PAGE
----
ICAO is there to assist with SID/STAR phraseology implementation!
SIDs and STARs have proven to be effective means of ensuring that the flow of traffic to/from an airport is as efficient as possible and that potential conflicts are procedurally and safely managed. This is particularly so when combined with optimum airspace design in a PBN environment. Additionally, they provide a means of prescribing and representing the large amount of information associated with the lateral and vertical profiles an aircraft is required to fly.
However, over time, some of the benefits of SIDS and STARS have been eroded as diverging and sometimes conflicting meanings were attached to elements of the phraseology. In particular, there were reports of significant variances in the application of level and speed restrictions, leading to misunderstandings between flight crews and controllers, a number of incidents and a very real safety risk.
To mitigate this risk and at the request of the aviation community, work was undertaken by the ICAO ATM Operations Panel (ATMOPSP), with extensive consultation throughout the development process. The agreed outcome led to new SID/STAR phraseologies that became applicable in 2016.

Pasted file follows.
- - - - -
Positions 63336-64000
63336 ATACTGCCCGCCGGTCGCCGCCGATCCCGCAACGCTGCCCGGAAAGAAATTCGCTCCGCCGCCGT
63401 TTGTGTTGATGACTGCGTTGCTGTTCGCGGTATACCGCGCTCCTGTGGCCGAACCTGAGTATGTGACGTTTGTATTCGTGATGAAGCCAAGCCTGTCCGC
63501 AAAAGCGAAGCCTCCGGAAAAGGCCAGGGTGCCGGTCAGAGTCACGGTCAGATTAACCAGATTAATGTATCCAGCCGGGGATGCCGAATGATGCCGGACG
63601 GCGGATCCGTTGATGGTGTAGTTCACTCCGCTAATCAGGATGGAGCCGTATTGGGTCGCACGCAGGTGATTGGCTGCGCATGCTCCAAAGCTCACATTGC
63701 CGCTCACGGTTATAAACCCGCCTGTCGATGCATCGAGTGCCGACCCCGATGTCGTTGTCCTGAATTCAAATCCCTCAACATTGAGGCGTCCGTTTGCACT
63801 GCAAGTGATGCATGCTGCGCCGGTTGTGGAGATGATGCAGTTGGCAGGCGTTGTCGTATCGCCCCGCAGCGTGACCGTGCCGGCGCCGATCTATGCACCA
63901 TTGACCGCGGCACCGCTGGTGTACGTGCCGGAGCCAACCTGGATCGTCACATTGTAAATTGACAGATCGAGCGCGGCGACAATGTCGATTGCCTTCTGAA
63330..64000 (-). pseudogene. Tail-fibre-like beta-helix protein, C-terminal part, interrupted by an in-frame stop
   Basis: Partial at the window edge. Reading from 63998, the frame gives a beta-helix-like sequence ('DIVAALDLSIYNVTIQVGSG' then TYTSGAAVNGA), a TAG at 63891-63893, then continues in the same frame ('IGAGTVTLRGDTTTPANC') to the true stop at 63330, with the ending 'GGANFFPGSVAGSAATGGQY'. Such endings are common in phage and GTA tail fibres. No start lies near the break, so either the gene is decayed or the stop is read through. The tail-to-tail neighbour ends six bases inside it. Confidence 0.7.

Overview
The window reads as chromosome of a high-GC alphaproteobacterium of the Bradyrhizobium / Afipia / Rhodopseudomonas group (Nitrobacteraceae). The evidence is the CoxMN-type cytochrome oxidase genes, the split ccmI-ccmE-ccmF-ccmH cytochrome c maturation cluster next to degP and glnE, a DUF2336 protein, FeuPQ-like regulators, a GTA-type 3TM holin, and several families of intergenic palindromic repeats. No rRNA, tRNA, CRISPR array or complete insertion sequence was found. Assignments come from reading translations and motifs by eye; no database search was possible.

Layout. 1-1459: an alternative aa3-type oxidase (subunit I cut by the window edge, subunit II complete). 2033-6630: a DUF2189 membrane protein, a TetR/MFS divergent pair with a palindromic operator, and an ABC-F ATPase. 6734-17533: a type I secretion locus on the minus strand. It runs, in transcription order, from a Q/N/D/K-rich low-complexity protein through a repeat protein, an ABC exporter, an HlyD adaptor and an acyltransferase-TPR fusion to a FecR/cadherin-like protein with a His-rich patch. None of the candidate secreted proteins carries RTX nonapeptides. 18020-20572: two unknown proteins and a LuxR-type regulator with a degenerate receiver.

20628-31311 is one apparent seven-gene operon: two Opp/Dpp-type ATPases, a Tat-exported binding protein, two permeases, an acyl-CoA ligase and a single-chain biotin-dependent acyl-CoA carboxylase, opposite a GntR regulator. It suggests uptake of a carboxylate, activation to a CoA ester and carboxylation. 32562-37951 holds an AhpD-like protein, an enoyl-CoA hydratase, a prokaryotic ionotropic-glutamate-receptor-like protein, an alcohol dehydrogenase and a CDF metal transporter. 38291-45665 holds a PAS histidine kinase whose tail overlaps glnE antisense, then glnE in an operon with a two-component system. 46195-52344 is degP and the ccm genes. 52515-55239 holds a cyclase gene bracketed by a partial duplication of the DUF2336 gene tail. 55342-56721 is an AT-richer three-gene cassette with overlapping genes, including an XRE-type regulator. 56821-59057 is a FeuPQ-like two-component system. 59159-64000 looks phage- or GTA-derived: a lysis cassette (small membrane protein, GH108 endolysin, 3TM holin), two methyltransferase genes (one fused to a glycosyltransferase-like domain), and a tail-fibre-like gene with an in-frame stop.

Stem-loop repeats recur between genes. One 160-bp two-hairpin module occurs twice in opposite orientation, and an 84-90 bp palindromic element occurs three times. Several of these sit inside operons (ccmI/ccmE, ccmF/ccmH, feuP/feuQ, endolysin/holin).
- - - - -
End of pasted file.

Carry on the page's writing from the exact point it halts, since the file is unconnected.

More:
Why the need for new phraseologies?
The new 2016 phraseologies have been based upon a number of essential considerations, such as the need for controllers to communicate their intention to the flight crew clearly and succinctly and for the flight crew to fully understand the controller's intent. Clarity of clearances for speed and level restrictions on SIDs and STARs, including the waiving of published restrictions, have also been considered. Overall, the principle is that of explicit instructions, with no room for implied clearances. Care is also taken to ensure that the 2016 phraseology does not contradict existing phraseologies, that it is identical for SIDs and STARs and that it is suitable for global implementation.
Whilst the phraseologies have been applicable since 10 November 2016, by which date global implementation should have been completed, the actual picture is less ideal. Many States have indeed successfully completed their implementation, but others have yet to start. There are also instances of States choosing to delay or defer the implementation process, providing some valuable 'lessons learnt'. There is also at least one State that has, to-date, retained a variant of the procedures where the difference in procedures might either prove confusing or even be unknown to flight crews.
What needs to be done
In recognition of the safety imperative, the harmonized and timely deployment of the 2016 SID/STAR phraseologies are a high priority for ICAO with a parallel expectation from the wider aviation community.
Help is available!
For further information the ISSIT can be contacted at: [email protected]